Some bold and some italic.

There's an excellently detailed description of the problem over at Dive Into HTML5, where you'll also find details of a workaround. However, the workaround requires JavaScript so it's not a pure HTML solution and won't work in all scenarios.

So, short answer: stick to standard HTML elements only and style them however you like in your CSS.

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It isn't legal. The specification defines what elements are allowed. The ability of browsers to recover from author errors doesn't not make author errors right. –  Quentin Feb 10 '12 at 7:07
    
Where can I find it isn't legal? I tried searching in the HTML specs, but was unable to find a good reference. –  Dibbeke Feb 10 '12 at 8:22
2  
@DavidDorward Yes, I see your point. What I meant was that browsers guarantee not to break when they see an unknown tag - as opposed to the lack of guarantee around, say, an unclosed tag. So perhaps the correct term here is "tolerated" rather than legal. I've updated the answer accordingly. –  Mark Whitaker Feb 10 '12 at 8:46
    
@DavidDorward it is absolutely legal. W3C even went so far in the HTML5 spec as to dictate that "The HTMLUnknownElement interface must be used for HTML elements that are not defined by this specification." If it wasn't legal, they would have stated such. I think a dustup is building over whether UnknownElement or Microformats are the better semantic approach for the web. Regardless of which is better, both are legal. –  hemp Mar 5 '12 at 6:59
1  
From the specification: Unlike previous versions of the HTML specification, this specification defines in some detail the required processing for invalid documents as well as valid documents. However, even though the processing of invalid content is in most cases well-defined, conformance requirements for documents are still important –  Quentin Mar 5 '12 at 7:06

Well, it's legal in that you aren't going to get arrested for doing it. But if assassins from the W3C show up at your door, don't be surprised.

First off, other devs aren't going to know what they mean. In the case of <important> and <highlight> they are, but if you use something like, say, <set>, you might know you're referring to a mathematical set, but someone else reading your code might mistake it for something else. Without the spec there to give an answer, there could be a great deal of confusion.

Second, what if the W3C decides that an <important> element is a good idea, but thinks it should mean an urgent notice, like

<important>This site is going to be down for maintenance 2/29/2012.</important>

Then you're screwed. Browsers and your fellow developers will be rather confused. They'll probably force you to parse your code with regexes until you go insane. And we all know how that turns out.

Third, IE < 9 doesn't let you style unknown elements without a little hack. Not a big thing, but annoying.

Lastly, in this case, <important> and <highlight> already exist! <strong> and <mark> are what you're looking for. According to the HTML5 spec

The strong element represents strong importance for its contents.

and

The mark element represents a run of text in one document marked or highlighted for reference purposes ...

If you aren't using it for "reference purposes", a <span> with a class would be fine.

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Ignoring everyone elses opinion here.

It's not good practice for two very important reasons:

First, it is entirely possible that at some point the standards committee decides to include a tag named <important> that ends up wacking your use for it. Sure, it might take a while.. But its possible you are going to waste time ripping it out afterwards.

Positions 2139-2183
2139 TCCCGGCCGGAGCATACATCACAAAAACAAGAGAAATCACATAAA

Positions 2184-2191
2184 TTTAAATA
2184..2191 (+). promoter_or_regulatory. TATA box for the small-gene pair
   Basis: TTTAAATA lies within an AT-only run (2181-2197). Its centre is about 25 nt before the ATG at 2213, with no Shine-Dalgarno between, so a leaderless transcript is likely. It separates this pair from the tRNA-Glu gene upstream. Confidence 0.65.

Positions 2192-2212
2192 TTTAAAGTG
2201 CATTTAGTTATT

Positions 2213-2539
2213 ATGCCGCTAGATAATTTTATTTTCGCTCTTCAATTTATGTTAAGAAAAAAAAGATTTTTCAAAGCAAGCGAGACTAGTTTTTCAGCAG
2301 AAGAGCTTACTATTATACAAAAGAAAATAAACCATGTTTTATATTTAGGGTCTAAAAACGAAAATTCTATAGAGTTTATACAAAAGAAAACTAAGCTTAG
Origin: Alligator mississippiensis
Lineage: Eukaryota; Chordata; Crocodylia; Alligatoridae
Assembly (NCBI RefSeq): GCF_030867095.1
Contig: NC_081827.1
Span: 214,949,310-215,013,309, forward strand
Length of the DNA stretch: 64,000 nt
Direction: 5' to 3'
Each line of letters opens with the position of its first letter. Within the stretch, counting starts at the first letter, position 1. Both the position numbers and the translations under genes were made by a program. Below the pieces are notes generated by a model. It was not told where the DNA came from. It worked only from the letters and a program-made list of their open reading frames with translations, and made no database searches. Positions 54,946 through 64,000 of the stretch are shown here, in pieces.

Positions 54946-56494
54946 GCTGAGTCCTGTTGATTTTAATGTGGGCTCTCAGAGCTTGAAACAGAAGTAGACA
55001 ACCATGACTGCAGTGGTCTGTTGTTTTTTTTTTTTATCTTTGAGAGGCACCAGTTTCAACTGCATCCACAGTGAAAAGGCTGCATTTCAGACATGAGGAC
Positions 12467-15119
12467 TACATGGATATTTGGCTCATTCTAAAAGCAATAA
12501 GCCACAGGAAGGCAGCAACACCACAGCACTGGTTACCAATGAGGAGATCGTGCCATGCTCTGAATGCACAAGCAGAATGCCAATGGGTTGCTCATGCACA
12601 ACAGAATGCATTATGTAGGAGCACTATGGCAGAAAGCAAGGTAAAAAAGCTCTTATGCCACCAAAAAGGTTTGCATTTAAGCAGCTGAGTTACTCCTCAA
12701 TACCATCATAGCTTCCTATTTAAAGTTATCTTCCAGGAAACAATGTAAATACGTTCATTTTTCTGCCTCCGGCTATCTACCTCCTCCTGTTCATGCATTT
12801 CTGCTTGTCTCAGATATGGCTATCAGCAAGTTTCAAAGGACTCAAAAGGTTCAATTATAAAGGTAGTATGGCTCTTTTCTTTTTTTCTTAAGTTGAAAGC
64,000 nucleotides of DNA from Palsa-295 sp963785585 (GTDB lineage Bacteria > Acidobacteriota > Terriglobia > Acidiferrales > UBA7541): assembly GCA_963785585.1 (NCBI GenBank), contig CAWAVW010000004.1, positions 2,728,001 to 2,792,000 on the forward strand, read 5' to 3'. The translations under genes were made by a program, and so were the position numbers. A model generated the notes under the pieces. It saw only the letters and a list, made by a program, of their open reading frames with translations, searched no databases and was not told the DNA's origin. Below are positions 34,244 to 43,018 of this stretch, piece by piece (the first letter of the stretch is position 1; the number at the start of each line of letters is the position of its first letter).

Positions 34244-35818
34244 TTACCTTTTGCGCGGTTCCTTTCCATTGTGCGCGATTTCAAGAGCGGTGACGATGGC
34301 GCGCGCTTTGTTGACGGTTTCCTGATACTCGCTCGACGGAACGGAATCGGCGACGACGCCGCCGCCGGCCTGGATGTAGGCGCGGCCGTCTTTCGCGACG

Second, (this is the real reason) the programmer that inherits your code is either going to constantly say "wtf" at your non-standard approach while yanking all of that out, or, equally possible, be utterly confused by what it is you've done and simply quit in frustration.

So, be nice. You never know, you might end up asking one of them for a job some day.

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On the practical side, it is unnecessary to use new tags for highlighting. You can use em or i tags if you prefer italics as default (non-CSS) rendering and strong or b if you prefer bolding as default. If, for some reason, you prefer default rendering as normal text, i.e. no highlighting, use span. In each case, you can use a class attribute to distinguish this usage from other usage you might have for the markup.

HTML specicifications and (HTML5) drafts are obscure as regards to the semantics of these elements, but this need not cause any major headache.

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6  
-1 This is bad advice. The em and strong tags should be used when it is semantically correct to do so, not when you want bold or italic. You can change the presentation with CSS. –  DisgruntledGoat Feb 10 '12 at 2:10

You could use <em /> and <strong /> with custom CSS to alter how it's displayed.

Strong, refers to stronger importance.

Emphasis, refers to increased emphasis.

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If you need to keep the semantics of <important/> for specific reasons, you can use XSL to transform your custom tags into valid HTML. You can read more on this topic here:

http://www.w3.org/Style/XSL/WhatIsXSL.html

http://www.4guysfromrolla.com/webtech/081300-2.shtml

http://www.ibm.com/developerworks/xml/library/x-tiphtml/index.html

http://www.siteexperts.com/tips/xml/ts01/page5.asp

http://www.htmlgoodies.com/beyond/xml/converting-xml-to-html-using-xsl.html

You still can't have <important/> in the final HTML output, but you can have it automatically transformed to something like <span class="important"....

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No, although it is allowed to add new tags from another namespace in XHTML, the processing of HTML tags which are not specified is strongly discouraged.

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No you can't create your own HTML tags, because you would then have to get all major browsers to implement them, currently when browsers find an unrecognized tag they ignore everything in it, so unless you want to make your own browser creating a new tag is pointless, and even then they would only work in your browser.

You could try submitting a use-case for them to the w3c, but I doubt it would get anywhere.